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From Marshall Schor <...@schor.com>
Subject line ends, Windows, SVN and Eclipse
Date Sat, 11 Nov 2006 16:03:22 GMT
Sorry for the long note, but this is important I think  :-)

There's a thread on the incubator site mentioning that changing one file 
in a web site is causing lots of other changes to other files.

People think it's caused by not having proper SVN set up for
controlling how line end delimiters are treated between Windows and
Unix systems, when new files are created or existing ones edited.
Windows line ends are x'0D0A', unix are just x'0A'.

Eclipse experiments shows that for existing files, editing them preserves
the line endings. There's also an Eclipse command under
File -> convert line end delimiters to..."
For new files, you can control what kinds of line ends are used.
    See: windows->prefs->general->workspace new text file line delimeter
    Using "default" for this makes .xml and .java files have 0D0A on my 
system.

The way to make SVN work, given that different users might be using
windows/unix conventions and different editors,
is to have SVN always store in one format - unix -
and translate upon checkout/ checkin. SVN supports this: see:
http://svnbook.red-bean.com/nightly/en/svn-book.html
(search for svn:eol-style)

To do this, we need to always set
svn:eol-style native on all the files that might be checked out and edited.

Apache gives this advice here:
http://www.apache.org/dev/version-control.html#https-svn, specifically
the last two paragraphs:

     Committers will need to properly configure their svn client.
     One particular issue is OS-specific line-endings for text files.
     When you add a new text file, especially when applying patches
     from Bugzilla, first ensure that the line-endings are appropriate
     for *your* system, then do ...

     svn add test.txt
     svn propset svn:eol-style native test.txt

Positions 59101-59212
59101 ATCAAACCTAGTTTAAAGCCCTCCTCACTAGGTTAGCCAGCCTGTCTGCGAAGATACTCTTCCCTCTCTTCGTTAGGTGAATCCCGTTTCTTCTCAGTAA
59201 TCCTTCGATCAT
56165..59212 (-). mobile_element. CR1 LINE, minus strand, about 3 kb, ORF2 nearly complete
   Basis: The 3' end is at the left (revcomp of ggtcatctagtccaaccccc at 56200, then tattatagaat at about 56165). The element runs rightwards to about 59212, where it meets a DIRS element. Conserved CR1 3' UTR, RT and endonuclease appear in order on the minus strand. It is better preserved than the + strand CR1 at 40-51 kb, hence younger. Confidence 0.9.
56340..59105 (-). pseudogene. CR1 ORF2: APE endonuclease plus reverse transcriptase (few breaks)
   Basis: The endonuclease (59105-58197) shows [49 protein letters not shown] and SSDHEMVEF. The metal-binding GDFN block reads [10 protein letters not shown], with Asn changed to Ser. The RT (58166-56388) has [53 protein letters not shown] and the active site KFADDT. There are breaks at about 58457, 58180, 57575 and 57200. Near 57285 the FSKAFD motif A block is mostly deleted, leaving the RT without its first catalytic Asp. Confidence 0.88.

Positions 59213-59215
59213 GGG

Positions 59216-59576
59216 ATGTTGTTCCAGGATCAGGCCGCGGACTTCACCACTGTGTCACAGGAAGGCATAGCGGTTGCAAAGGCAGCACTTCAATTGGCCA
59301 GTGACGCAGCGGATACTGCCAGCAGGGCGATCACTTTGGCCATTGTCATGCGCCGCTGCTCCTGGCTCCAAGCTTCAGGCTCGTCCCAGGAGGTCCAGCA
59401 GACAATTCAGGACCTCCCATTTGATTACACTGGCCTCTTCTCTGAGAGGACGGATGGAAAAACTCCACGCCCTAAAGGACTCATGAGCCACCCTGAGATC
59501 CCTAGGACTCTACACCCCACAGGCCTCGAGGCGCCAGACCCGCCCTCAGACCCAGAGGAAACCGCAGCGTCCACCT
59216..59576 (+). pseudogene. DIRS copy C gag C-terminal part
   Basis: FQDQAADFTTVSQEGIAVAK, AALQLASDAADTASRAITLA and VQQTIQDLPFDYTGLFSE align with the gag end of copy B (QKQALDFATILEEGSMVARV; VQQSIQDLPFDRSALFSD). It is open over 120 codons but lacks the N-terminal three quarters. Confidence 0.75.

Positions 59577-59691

Your svn client can be configured to do that automatically
     for some common file types.
     Add the list to your ~/.subversion/config 
<http://www.apache.org/dev/svn-eol-style.txt> file.
     However, you should still pay attention to the messages
     from your svn client when you do 'svn commit'.

I can see my "Tortise SVN" settings are not configured for setting
this on "new" files; I'm guessing the Eclipse SVN client is not
configured for this because this property is not set on our files
in the SVN repository.  (Eclipse has a default
configuration - but I don't know where that file is.  It does seem
possible to mke the Eclipse config use the same Tortise SVN config file)

I searched  uimaj-core/src/main/java for  /u000d and found 2 files
that have windows native line endings; the others have unix style:

/uimaj-core/src/main/java/org/apache/uima/analysis_engine/impl/AnalysisEngineDescription_impl.java
/uimaj-core/src/main/java/org/apache/uima/resource/metadata/impl/MetaDataObject_impl.java

The fix that is suggested here

(snipped from a note from Daniel Kulp:)
For tuscany/cxf/qpid, I kind of wrote a script that will go through 
everything and add a "proper" set of props:

http://svn.apache.org/repos/asf/incubator/tuscany/java/etc/set_svn_properties.sh

sets svn:eol-style, svn:mime-type and svn:keywords "Rev Date" for a 
whole set of files.
The keywords Rev and Date substitute the revision number and date of 
last revision.

I suggest we run this on our SVN tree from time to time - does this seem 
like a good idea?

Should we update our source files to include %rev% and %date% tags? That 
would allow
easy determination from extracted files what rev / date they were. If we 
put this in as
a java static final string, we could also tell the rev/date for 
components in jar files.

-Marshall


Noel J. Bergman wrote:
>> There is an issue with building the site from a windows platform that
>> causes the eols to get all mixed up.
>>     
>
> See http://www.apache.org/dev/version-control.html#https-svn, specifically
> the last two paragraphs, starting with "Committers will need to properly
> ..."  This is why Roy made his comment to Garrett expressing displeasure
> that SVN doesn't permit us to enforce it from the server side.
>
> 	--- Noel
(snipped from a note from Eric Johnson:)

I made a change this morning and also noticed that a lot of files I had
not touched were listed as modified. In looking at them the content was
unchanged.
I did have to run build -fix to get my checkins to work. There is an
issue with building the site from a windows platform that causes the
eols to get all mixed up... 




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